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Volume 26 , Issue 3
May/June 2011

Pages 475481


Osteoblast-like Cell Attachment and Proliferation on Turned, Blasted, and Anodized Titanium Surfaces

Ahran Pae, DMD, MSD, PhD/Si-Seok Kim, DMD, MSD, PhD/Hyeong-Seob Kim, DMD, MSD, PhD/Yi-Hyung Woo, DMD, MSD, PhD


PMID: 21691593

Purpose: The purpose of this study was to investigate the cellular activities of MG63 osteoblast-like cells on modified titanium surfaces. Materials and Methods: MG63 osteoblast-like cells were cultured on titanium disks (n = 20 in each group) with turned, resorbable blast media (RBM)-treated, or anodized surfaces. The surfaces of commercially available implants of Osstem (Osstem Implant) were reproduced for the titanium disks. The morphology of cells cultured on these disks was examined using scanning electron microscopy. X-ray photoelectron spectroscopy (XPS) was employed for the analysis of surface chemistry. Specimens were also evaluated with an initial cell adhesion assay to compare initial adhesion, with a methyl tetrazol sulfate (MTS) assay to compare the proliferation ability, and with an alkaline phosphatase (ALP) assay to compare the differentiation ability. Statistical significance of the differences was determined using the Kruskal-Wallis test for the cell adhesion assay and analysis of variance for the MTS and ALP assays. Results: Attached cells with more defined lamellopodia and flattened morphology were observed on the anodized and RBM surfaces than on the turned surfaces. The titanium surfaces were all oxidized as titanium oxide and polluted by carbon determinants, as determined by XPS. Anodized titanium surfaces exhibited calcium and phosphorus peaks. Initial cell attachment activity, cell proliferation activity, and ALP activity were higher on the anodized surfaces than on the other surfaces. Cell differentiation on the anodized surfaces at culture day 10 was significantly higher (P < .05) than on the other surfaces. Conclusions: Surface treatment by anodization may improve initial attachment of cells, proliferation ability, and differentiation activity, which play important roles in providing better osseointegration of implants. More rapid and stronger osseointegration of implants may make it possible to offer the best anchorage and shorten the healing time required prior to functional loading. Int J Oral Maxillofac Implants 2011;26:475481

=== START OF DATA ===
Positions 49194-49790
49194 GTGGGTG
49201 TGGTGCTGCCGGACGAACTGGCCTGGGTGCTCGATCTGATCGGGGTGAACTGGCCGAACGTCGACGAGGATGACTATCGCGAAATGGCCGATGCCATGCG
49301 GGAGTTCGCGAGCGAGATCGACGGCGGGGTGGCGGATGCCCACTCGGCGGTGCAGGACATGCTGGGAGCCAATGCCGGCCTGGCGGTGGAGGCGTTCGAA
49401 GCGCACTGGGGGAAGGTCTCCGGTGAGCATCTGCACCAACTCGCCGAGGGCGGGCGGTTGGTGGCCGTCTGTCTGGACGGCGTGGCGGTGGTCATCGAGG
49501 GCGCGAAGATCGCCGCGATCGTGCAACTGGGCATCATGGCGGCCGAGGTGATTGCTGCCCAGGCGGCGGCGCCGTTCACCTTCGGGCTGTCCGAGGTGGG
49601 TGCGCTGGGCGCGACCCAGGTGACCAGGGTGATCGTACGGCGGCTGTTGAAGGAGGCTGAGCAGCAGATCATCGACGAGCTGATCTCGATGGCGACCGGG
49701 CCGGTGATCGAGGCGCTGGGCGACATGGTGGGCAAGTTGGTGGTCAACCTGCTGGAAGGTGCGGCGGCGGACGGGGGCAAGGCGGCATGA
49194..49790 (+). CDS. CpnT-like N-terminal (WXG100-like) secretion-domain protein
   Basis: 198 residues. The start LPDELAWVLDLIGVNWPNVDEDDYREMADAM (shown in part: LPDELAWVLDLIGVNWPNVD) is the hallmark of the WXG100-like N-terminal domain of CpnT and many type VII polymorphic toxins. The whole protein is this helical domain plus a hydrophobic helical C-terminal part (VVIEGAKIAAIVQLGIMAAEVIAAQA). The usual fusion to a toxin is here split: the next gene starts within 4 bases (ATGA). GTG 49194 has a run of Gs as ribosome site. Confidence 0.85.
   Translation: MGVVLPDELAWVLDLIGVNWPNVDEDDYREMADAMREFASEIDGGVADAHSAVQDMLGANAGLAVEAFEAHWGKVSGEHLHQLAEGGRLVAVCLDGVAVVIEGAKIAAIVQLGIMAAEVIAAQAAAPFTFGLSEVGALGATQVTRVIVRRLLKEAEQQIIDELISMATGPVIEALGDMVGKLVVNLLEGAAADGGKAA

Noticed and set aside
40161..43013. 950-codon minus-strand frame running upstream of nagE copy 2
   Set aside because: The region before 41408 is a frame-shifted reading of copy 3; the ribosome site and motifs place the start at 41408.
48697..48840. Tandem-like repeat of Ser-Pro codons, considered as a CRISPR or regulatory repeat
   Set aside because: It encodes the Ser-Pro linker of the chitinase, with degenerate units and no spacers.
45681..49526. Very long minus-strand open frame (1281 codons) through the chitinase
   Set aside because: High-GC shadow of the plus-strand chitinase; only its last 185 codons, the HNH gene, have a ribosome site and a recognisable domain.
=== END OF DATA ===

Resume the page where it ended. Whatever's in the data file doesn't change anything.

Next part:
Key words: dental implants, surface properties, titanium, x-ray photoelectron spectroscopy


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